Super Testnet, a bitcoin-focused independent freelance software developer, recently uncovered a bug in the Bitcoin Ordinals program on May 5. The issue in the program’s inscription No. 349272 was discovered to have zero input and output values, which could be programmed into a number. The bug finder explained that upgrading the system would likely help in debugging, consequently affecting all inscriptions that follow No. 349272.
Eager to tackle the problem, Super Testnet provided a guide and encouraged fellow programmers to execute similar tests on Ordinals. While many English-speaking Bitcoin maximalists indicated interest in participating in the challenge, a stern warning was given: unsuccessful attempts would result in losing 10,000 sats.
The ongoing testing appears to focus on two key aspects: opposing inscription activities within the Bitcoin realm on layer 1 and design elaboration meant for the Spacechain sidechain. Maximalists opined that these inscriptions should be performed on layer 2. Interestingly, the bug discovery occurred just two days after Bitcoin’s daily transactions reached a new all-time high, with more than 3 million Ordinals inscriptions.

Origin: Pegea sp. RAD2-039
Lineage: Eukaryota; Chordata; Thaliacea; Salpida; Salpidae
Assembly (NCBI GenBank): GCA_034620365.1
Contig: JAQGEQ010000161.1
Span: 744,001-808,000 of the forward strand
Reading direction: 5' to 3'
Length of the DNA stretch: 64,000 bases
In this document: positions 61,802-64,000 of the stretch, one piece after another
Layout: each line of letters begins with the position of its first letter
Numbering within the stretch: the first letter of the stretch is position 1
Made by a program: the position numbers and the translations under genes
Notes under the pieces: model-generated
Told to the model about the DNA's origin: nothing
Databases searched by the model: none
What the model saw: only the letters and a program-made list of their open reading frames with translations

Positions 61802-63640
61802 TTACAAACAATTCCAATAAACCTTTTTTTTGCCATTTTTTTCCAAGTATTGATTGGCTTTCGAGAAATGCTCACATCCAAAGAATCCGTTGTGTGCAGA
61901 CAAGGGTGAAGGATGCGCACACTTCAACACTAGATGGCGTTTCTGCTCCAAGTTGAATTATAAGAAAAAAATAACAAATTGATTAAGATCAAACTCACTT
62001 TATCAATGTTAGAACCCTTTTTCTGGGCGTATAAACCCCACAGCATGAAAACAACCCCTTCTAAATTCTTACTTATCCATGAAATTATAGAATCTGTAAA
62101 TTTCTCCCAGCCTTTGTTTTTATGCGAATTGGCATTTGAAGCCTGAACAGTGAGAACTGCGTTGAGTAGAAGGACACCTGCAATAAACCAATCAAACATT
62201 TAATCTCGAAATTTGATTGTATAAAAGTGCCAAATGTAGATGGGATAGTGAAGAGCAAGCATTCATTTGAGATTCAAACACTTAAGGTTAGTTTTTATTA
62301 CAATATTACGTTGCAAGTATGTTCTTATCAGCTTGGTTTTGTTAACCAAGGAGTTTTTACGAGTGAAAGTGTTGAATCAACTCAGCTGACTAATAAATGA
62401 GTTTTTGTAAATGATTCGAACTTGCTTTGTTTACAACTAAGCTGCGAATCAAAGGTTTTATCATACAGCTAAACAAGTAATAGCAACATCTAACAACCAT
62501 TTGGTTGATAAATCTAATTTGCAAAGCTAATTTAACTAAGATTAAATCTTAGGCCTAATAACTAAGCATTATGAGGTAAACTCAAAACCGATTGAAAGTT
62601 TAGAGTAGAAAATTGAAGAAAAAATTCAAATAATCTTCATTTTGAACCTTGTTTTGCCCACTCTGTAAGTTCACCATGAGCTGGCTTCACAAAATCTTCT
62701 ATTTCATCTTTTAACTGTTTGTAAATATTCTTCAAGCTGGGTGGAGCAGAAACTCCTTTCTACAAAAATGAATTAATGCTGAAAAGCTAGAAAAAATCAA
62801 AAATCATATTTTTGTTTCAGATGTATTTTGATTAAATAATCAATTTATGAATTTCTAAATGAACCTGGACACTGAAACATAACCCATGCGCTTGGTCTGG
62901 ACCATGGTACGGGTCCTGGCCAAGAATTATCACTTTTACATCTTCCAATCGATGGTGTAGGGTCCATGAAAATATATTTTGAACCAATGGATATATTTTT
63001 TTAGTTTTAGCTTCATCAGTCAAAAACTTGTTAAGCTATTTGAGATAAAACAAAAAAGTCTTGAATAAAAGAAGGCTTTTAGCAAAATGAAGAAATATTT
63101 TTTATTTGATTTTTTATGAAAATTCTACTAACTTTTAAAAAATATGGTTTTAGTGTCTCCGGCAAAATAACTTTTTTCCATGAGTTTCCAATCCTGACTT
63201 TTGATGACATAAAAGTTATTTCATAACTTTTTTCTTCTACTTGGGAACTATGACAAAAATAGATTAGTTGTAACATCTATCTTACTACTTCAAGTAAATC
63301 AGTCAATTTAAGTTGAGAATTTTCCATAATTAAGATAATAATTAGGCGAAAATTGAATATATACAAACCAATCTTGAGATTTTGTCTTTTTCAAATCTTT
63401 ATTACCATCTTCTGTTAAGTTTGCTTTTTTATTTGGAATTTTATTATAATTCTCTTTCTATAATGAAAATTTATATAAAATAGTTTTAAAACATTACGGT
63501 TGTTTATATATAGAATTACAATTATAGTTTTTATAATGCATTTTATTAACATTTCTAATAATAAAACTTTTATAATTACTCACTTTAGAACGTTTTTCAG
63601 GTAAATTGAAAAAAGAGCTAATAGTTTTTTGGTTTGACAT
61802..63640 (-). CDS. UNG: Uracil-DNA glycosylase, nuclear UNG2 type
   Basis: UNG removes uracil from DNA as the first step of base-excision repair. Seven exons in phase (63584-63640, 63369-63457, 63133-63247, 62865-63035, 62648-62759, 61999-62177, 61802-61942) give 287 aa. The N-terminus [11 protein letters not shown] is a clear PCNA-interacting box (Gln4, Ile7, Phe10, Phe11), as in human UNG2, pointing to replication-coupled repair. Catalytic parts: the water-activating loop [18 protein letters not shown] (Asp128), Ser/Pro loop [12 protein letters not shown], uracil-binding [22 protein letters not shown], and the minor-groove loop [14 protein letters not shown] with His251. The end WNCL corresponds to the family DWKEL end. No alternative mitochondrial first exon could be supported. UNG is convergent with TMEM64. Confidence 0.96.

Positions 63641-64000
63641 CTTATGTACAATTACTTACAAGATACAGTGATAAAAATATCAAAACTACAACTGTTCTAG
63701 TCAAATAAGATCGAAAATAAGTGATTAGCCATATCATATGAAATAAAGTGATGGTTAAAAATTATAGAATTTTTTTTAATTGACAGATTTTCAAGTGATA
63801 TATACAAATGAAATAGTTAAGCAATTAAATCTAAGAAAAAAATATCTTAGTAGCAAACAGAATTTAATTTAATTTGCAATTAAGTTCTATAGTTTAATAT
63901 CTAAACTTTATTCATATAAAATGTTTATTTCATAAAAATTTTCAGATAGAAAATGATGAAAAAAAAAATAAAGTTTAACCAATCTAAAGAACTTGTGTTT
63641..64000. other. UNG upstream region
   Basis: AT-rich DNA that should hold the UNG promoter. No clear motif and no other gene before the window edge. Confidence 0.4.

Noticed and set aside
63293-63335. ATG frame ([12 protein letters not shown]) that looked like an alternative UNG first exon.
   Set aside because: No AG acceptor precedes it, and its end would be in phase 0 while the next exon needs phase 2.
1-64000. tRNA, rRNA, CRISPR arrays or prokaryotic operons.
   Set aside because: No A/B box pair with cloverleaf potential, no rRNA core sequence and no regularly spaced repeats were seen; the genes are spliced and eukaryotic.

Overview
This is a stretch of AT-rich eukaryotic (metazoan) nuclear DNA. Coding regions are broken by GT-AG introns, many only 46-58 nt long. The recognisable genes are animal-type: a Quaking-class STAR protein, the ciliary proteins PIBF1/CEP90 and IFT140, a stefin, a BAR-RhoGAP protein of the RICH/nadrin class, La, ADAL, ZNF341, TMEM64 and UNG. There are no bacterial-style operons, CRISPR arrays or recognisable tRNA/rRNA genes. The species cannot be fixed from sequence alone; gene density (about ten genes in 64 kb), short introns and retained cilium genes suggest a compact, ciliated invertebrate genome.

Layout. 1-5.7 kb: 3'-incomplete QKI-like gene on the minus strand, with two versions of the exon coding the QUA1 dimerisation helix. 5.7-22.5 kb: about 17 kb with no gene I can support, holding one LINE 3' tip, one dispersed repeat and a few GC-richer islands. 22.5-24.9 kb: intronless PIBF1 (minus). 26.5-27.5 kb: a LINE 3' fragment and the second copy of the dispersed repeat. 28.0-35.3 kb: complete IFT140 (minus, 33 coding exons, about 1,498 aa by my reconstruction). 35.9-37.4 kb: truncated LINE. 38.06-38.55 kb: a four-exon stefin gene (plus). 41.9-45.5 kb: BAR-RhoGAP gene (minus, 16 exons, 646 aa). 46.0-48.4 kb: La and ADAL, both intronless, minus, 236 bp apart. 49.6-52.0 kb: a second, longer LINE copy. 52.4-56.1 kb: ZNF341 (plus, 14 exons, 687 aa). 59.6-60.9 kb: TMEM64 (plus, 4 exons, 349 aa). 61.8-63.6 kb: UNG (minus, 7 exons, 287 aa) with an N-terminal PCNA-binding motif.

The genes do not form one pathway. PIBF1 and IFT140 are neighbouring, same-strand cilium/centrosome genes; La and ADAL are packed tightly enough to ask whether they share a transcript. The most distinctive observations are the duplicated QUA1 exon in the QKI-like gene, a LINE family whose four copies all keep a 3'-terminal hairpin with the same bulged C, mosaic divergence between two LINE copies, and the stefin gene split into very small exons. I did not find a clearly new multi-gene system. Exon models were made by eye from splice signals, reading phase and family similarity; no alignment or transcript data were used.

According to data from Dune Analytics, the number of non-fungible tokens (NFTs) connected to the Bitcoin blockchain spiked to 3 million earlier in the week. These NFT inscriptions function on the Ordinals Protocol, facilitating users to inscribe data to digital art within the Bitcoin blockchain.
This surge to 3 million was partially driven by the Bitcoin Request for Comment (BRC-20) token standard launch, enabling users to issue transferable NFTs directly via the network. The introduction of BRC-20 prompted the extensive creation of meme tokens and digital artwork collection on the Bitcoin blockchain. As of May 2, the market capitalization of meme tokens amounted to $137 million.
Nevertheless, Dune Analytics’ data revealed that recent inscriptions are predominantly text-based. These inscriptions are more cost-effective compared to meme coins and digital art collections since network fees depend on the inscribed data amount. On Monday, of the 372,000 unique Bitcoin blockchain inscriptions, 371,000 were text-based, while applications and tokens accounted for only 316 new image-based inscriptions.